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  1. Introduction

Duckweed species are part of the sub family Lemnoideae family Araceae, order Alismatales, subclass Monocotiledoneae, class Angiospermeae, filum Plantae. The subfamily is now raised to the Lemnaeace family. It includes the genus Lemna, Lemna (with the four species, L. minor, L. trisulca, L. gibba, L. minuta – invasive species newly appearing on the Danube Delta Nebun of North America), Spirodela with one species, S. polirrhiza), Wolffia (with a species, W. arrhyza) and Wolfiella.

They live in slow flowing waters, ponds, freshwater lakes and lack in marine waters. Being a floating plant, the mesophile of the plant is composed of a special tissue called aerenchim, full of air filled spaces for the plants to float always. The plants give up vegetal stems specific to angiosperms, being an evolutionary regression to the algae, with the vegetable stem reduced to a vegetal as algae (Wolffia arrhyza), even without roots. The color of talus varies from chloroplasts to leucoplasts (white-yellowish) or carotenoid pigments to the middle of the summer, the plants becoming yellow-brown or yellow-orange, especially in the case of L. gibba in European flora. The reproduction occurs throughout the plant season, is asexuated, and is based on the division of the plant, thanks to the rapid development of meristemic tissues with a role in asexual reproduction, which leads to the growth and division of the talus or pseudotal of the plant in two. Occasionally reproducing and sexing.

Flowers have two stamen with petiole, they have the form of a spadix type, characteristic of the Araeeae family. Wolffia, with a diameter of 0.3 mm, is the smallest upper plant or angiosperm in the world. Through sexual reproduction, occasionally a floating fruit called the tricusse (L. Elias, 1986). It develops more strongly in heavily anthropogenic ecosystems in nature, from where they can be used as biofilters in industrial aquaculture systems.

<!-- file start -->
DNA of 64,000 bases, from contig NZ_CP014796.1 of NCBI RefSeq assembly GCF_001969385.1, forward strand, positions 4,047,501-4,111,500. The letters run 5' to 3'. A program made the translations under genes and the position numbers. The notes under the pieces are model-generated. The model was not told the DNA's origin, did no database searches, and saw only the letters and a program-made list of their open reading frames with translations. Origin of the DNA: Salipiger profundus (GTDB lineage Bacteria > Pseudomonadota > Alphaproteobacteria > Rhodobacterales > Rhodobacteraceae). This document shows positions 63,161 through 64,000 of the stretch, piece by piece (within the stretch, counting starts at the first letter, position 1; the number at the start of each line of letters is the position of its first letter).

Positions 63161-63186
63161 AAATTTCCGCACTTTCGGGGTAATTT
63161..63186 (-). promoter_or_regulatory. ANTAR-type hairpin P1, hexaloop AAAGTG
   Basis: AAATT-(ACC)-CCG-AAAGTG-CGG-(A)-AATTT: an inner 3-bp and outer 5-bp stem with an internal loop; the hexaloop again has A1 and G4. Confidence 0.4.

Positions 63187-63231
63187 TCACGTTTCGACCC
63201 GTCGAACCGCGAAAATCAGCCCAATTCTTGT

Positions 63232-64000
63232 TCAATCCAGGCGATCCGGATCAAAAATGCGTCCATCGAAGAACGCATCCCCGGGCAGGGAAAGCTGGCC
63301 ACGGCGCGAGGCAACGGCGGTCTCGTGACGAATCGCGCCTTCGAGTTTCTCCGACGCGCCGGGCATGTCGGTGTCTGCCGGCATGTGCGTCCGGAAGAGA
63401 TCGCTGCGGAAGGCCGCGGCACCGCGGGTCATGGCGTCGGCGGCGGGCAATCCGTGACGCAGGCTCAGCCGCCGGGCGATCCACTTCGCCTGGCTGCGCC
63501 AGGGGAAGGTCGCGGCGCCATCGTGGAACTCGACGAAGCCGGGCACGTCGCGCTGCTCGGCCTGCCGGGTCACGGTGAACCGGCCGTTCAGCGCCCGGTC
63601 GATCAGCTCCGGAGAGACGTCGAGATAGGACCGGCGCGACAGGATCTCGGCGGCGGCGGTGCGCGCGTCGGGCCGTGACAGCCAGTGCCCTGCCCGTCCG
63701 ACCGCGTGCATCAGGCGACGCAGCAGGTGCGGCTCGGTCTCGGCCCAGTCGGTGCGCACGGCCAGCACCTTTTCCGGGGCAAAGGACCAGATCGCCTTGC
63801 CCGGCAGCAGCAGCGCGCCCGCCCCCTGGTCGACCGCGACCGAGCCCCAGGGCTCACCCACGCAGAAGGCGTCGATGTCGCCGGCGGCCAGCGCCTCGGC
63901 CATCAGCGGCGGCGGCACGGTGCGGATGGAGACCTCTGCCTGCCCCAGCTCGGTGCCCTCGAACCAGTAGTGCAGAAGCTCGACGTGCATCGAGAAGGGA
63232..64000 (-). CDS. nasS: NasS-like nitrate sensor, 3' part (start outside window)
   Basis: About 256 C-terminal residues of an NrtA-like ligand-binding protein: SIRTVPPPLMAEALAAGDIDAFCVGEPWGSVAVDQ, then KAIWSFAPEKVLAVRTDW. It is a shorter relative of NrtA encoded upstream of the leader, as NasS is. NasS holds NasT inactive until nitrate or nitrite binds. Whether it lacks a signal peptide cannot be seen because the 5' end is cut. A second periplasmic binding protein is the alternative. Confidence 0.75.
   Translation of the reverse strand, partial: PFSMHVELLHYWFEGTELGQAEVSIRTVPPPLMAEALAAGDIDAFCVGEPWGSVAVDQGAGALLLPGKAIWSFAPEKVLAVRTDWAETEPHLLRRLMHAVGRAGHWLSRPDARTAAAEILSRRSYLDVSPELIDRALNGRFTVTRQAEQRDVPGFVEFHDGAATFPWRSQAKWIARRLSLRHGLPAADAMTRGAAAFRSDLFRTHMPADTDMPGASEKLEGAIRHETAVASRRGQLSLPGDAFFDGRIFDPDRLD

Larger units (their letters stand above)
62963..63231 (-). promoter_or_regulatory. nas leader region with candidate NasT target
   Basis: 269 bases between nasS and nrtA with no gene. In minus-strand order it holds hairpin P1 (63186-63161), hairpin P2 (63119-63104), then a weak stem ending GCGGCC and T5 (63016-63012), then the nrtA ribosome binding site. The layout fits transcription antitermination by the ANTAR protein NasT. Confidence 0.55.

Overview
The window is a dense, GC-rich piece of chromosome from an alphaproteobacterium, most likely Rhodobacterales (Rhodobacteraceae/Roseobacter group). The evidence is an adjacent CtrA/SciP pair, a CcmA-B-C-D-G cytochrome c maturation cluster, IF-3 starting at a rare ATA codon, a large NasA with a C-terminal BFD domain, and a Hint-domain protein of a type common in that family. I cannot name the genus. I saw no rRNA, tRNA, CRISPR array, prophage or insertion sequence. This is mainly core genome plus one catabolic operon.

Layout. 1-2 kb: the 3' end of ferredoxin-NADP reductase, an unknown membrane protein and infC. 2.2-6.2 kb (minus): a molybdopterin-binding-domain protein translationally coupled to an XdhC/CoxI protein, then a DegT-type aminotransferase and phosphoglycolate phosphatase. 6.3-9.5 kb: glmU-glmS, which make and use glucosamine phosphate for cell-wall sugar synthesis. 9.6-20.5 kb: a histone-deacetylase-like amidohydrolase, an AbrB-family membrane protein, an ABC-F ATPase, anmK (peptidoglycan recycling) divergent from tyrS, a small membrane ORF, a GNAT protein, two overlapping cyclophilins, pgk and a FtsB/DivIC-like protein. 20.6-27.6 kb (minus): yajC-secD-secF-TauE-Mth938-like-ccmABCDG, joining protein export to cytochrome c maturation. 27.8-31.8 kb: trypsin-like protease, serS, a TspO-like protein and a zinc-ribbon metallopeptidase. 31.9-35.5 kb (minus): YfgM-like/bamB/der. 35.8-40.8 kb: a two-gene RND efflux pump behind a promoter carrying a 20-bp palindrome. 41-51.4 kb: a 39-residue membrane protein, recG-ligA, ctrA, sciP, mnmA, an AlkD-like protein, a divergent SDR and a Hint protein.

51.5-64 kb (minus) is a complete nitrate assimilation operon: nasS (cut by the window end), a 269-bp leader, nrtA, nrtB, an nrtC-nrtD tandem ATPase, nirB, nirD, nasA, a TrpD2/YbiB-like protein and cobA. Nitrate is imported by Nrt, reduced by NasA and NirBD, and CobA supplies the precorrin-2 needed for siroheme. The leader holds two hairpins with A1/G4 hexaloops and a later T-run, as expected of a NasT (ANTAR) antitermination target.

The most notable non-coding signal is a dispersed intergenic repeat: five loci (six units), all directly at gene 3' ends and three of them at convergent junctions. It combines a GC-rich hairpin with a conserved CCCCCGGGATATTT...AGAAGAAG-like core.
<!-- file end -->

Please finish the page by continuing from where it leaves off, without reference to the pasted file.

It is also a good source of protein (Landesman Louis, 2012, Appenroth KJ, Sveek, 2017) and can be used as food for humans, namely obtaining valuable nutritional supplements for humans (De Benkelaar, Mirsthe F., Iurriann J., Fisher, Arnouts RH, 2019). For example, in Denmark, for example, recently made (2018) food preparations from Lemna. The molecular phylogenetic classification confirmed that the species belong to the Araceae family, classical taxonomy (Lidia I. Cabreza, Gerardo A, Salazar, et al., Pp. 1153-1165, 2013). Spirodela derives from the Arabidopsis thalianae ancestral genus, being the most primitive base genus from which Wolfiella and Wolffia derive, then Lemna (Wong W., Kerstatter Randall a., Toud P., 2011).

In the USA, through research project DOE (2009), research facilities have been created to demonstrate the possibility of obtaining new biofuels by ecological methods, such as renewable energy production (bioethanol), at Rutger University and the State University of Carolina . Efficiency is given by growth rates and low costs in line with the Convention on Climate Change, thus stopping global warming.


Fig.1. The ethanol content of fresh (blue) and dry (red) (M. Kesaano, Sustainable Management of Duckweed Biomass Grown for Nutrient Control in Municipal Wastewater All Graduate Theses and Dissertations, Paper 879. (2011).)